Cross lineThe 27 th In Line from an early set Bed thickness - Here is another 90 degree intersection. Its between the same cross line and the in-line intersecting one of the wells. Again, what makes it good is the bed thickness portrayal. ADAPS was able to model this lithology in spite of the pre-processing whitening that hurt its pattern recognition ability. Here we see ADAPS starting to approximate the wavelet with a natural assumption that some side-lobe energy will be present. However, as it proceeds with its iterations it finds that reducing those lobes improves the results in a very direct way. We have watched this iterative sequence hundreds of times and the best answer is invariably the last one as shown here. To ADAPS, best is when it has explained the most trace energy balanced with the lowest integration error. This final answer tells us their logic was able to collapse the wave shape, while failing to reach full spiking. The fact that ADAPS can still produce superior results using such heavily modified data tells us the real work is being done with ADAPS ultimate non-linear spiking and integration. The world of seismic statistics is more complex than most researchers seem to realize. One factor normally ignored is stratigraphic cycles. There is often a pattern that imposes itself on the reflection info. Then we have the noise overlay of one form or another. In addition, there seems to be a strong tendency for wavelet analysis methods to exaggerate legginess. The major difference between our own ADAPS system and the version implemented earlier by Ikon took root when we began to insert both the energy explained and the integration error into our driving logic. The strip above shows this logic in action. The system can display intermediate results and we watch them closely. Routinely, each iteration produces a more precise answer. Now click elsewhere for multiple removal or on green arrow for router. ADAPS is different!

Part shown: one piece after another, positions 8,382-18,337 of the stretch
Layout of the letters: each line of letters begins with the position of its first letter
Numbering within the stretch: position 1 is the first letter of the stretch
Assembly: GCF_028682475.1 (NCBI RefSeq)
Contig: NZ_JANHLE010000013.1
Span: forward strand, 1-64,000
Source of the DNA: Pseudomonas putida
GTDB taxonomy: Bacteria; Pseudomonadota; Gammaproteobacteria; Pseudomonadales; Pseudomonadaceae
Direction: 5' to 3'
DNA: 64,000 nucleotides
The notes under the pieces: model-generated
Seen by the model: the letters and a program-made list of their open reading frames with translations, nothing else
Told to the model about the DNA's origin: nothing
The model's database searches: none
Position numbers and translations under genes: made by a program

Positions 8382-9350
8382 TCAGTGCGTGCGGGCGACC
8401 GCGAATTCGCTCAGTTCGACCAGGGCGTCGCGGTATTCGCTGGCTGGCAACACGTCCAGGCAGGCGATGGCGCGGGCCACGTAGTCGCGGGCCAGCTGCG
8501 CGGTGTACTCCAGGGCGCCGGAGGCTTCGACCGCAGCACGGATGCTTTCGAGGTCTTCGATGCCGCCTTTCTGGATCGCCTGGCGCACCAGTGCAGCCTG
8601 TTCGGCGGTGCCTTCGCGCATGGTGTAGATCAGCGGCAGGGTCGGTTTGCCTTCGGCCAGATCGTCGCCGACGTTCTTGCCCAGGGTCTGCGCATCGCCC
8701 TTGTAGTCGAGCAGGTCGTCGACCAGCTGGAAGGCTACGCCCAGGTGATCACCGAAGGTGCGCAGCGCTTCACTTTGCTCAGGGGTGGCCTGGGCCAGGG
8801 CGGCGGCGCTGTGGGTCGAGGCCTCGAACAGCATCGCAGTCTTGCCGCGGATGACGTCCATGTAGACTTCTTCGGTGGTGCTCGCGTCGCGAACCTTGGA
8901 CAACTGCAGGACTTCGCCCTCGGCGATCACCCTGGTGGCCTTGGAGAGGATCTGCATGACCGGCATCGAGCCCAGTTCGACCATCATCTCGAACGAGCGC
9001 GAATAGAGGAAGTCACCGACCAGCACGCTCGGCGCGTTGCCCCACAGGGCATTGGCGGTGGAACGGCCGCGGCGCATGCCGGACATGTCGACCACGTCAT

The multiple paradox: They are present in force. The adaps logic detects and removes them efficiently, but it makes little difference in the stack. The combo graphic at the left shows an input gather set before and after multiples removal. The red line shows the deep mute used for this run (all data below can be ignored). The same display module is called for both the raw input data (top) and for the treated results (bottom). The plot amplitude scale is set from first member of the gather, so relative amplitudes between plots should not be treated as relevant. Between individual members the differences are honest and this is where the AVO people should have to show meaningful variations. The last plot on the top half is of the stack of the input data shown above. Because comparing the stacks is vital to this discussion, this stacked vector is saved by the logic to be repeated on the second display. This lower display is called just before sending the stack to the inversion logic. On this pass, the treated set is displayed, followed by the saved input stack and the final multiples removed stack. The paradox – Considering the remarkable improvement in the event below 2.4 seconds, one would assume a commensurate difference in the stacks. The fact that we dont see any obvious improvement is a testimonial to the innate power of the stack, i.e. its ability to look through the layers of noise that cover the events having the correct NMO. The next step – Because I am convinced the fault breaks are being muddled by heavy mixing associated with pre-stack migration, and because I am not happy the the deep results shown here, I asked to see some pre-migration gathers. The next two slides treat this subject. I see this as my next challenge.